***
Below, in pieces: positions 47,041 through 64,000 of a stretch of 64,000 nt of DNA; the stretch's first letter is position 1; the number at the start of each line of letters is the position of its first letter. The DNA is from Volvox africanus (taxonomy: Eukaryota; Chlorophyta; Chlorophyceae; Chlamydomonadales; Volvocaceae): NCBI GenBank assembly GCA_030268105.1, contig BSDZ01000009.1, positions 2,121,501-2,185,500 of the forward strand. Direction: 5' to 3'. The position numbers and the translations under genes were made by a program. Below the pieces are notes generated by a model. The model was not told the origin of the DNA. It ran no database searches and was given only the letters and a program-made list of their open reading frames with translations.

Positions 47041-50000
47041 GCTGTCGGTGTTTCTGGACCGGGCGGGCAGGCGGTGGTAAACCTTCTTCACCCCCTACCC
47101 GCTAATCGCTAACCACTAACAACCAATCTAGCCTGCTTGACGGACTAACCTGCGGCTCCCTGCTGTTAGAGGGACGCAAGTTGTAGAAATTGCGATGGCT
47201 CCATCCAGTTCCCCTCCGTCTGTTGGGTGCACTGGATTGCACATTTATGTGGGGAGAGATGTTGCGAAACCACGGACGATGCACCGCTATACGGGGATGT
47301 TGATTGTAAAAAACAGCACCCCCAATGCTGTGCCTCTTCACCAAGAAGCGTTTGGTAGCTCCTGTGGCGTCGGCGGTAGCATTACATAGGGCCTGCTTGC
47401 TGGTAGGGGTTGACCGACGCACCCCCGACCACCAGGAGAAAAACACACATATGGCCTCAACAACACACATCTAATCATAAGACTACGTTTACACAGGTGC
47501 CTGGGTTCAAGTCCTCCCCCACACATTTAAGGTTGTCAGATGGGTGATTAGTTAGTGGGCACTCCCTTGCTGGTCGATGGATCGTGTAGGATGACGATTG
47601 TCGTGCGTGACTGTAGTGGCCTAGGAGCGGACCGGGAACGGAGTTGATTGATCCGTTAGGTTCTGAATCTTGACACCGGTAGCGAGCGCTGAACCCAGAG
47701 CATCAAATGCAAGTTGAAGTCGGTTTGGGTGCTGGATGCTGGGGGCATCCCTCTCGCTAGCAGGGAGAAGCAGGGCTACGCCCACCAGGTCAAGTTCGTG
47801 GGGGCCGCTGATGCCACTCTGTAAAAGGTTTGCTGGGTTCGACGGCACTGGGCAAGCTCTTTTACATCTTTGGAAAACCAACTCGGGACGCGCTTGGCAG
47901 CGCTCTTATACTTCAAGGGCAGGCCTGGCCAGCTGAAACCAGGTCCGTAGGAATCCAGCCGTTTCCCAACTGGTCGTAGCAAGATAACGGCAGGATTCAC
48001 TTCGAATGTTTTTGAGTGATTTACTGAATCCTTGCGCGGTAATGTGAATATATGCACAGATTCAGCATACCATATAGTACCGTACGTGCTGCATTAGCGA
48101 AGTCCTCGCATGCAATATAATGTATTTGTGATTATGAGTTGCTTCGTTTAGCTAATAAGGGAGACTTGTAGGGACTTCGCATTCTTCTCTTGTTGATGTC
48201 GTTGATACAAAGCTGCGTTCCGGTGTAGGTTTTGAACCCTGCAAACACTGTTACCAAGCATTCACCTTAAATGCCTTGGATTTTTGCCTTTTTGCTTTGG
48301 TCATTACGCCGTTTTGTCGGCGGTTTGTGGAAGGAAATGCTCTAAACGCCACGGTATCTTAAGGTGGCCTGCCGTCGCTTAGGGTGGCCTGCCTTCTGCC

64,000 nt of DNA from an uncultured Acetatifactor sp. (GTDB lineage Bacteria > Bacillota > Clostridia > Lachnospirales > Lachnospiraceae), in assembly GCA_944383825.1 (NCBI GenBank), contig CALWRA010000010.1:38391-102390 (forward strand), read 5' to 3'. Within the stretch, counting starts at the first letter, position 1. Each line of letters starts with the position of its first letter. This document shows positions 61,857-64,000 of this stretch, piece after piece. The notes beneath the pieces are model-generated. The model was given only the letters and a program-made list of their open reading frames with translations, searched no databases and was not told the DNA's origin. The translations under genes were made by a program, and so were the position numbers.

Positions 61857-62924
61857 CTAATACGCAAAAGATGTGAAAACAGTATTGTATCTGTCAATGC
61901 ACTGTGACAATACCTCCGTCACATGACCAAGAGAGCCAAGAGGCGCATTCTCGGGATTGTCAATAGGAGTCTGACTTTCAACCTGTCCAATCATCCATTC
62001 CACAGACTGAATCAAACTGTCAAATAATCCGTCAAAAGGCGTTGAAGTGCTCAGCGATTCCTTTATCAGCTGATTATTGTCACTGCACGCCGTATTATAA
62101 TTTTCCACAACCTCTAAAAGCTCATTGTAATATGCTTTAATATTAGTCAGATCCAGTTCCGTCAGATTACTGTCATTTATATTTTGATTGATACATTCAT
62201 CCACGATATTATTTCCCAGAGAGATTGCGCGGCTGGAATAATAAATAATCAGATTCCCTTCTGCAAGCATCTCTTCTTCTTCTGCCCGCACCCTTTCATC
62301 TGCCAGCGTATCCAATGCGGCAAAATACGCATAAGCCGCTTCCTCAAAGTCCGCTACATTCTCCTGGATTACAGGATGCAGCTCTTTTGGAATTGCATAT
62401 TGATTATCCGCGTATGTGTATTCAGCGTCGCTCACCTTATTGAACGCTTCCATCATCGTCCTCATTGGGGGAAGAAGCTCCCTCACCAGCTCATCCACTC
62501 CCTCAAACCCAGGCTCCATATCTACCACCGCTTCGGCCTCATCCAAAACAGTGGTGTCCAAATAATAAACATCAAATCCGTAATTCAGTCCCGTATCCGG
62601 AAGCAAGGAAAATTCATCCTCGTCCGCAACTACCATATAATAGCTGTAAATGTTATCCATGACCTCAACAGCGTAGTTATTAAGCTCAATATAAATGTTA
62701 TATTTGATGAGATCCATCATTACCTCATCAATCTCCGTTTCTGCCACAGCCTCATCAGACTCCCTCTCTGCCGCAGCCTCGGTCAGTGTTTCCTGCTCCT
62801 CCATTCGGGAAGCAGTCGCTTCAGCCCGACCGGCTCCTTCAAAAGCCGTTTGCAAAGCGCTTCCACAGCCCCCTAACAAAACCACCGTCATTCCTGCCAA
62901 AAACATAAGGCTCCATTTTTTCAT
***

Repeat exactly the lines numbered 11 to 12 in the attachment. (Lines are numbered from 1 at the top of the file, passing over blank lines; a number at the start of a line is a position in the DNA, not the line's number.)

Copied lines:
47801 GGGGCCGCTGATGCCACTCTGTAAAAGGTTTGCTGGGTTCGACGGCACTGGGCAAGCTCTTTTACATCTTTGGAAAACCAACTCGGGACGCGCTTGGCAG
47901 CGCTCTTATACTTCAAGGGCAGGCCTGGCCAGCTGAAACCAGGTCCGTAGGAATCCAGCCGTTTCCCAACTGGTCGTAGCAAGATAACGGCAGGATTCAC